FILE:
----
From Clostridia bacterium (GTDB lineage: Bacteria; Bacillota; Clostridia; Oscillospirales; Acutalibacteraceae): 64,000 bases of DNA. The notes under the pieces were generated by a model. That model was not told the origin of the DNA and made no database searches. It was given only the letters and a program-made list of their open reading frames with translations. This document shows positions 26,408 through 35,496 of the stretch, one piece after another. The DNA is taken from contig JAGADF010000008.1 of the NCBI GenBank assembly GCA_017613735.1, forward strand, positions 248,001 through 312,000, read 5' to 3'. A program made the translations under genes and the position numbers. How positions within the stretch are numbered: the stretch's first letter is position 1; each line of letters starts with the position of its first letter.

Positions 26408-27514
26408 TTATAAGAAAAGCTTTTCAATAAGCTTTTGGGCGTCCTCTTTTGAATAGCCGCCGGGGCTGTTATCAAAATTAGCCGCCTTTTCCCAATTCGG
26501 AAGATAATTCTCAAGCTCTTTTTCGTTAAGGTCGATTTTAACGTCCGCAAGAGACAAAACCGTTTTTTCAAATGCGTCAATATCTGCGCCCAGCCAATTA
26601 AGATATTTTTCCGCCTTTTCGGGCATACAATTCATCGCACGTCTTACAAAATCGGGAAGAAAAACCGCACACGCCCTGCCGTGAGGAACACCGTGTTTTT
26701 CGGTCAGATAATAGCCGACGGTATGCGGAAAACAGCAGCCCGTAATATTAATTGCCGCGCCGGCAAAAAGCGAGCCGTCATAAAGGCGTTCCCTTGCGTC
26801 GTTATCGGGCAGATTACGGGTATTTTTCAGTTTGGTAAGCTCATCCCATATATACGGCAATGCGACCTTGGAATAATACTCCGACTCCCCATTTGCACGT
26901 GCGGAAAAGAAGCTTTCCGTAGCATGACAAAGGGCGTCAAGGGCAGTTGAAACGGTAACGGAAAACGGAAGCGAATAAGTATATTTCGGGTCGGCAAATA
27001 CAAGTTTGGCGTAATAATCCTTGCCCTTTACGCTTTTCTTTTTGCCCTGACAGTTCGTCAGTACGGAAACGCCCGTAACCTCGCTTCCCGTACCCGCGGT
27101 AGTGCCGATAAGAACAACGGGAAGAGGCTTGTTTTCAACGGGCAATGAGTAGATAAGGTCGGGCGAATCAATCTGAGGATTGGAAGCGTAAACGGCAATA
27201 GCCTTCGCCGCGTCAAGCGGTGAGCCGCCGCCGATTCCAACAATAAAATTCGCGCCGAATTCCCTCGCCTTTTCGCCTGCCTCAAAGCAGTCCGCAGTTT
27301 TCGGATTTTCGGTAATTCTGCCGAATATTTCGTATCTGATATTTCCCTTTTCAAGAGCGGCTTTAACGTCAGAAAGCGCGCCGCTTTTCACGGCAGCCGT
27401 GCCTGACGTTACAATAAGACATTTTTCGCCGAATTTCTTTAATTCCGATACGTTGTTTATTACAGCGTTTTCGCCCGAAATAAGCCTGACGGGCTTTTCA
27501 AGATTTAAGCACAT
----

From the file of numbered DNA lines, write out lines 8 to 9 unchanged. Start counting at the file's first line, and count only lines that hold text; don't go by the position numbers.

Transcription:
26901 GCGGAAAAGAAGCTTTCCGTAGCATGACAAAGGGCGTCAAGGGCAGTTGAAACGGTAACGGAAAACGGAAGCGAATAAGTATATTTCGGGTCGGCAAATA
27001 CAAGTTTGGCGTAATAATCCTTGCCCTTTACGCTTTTCTTTTTGCCCTGACAGTTCGTCAGTACGGAAACGCCCGTAACCTCGCTTCCCGTACCCGCGGT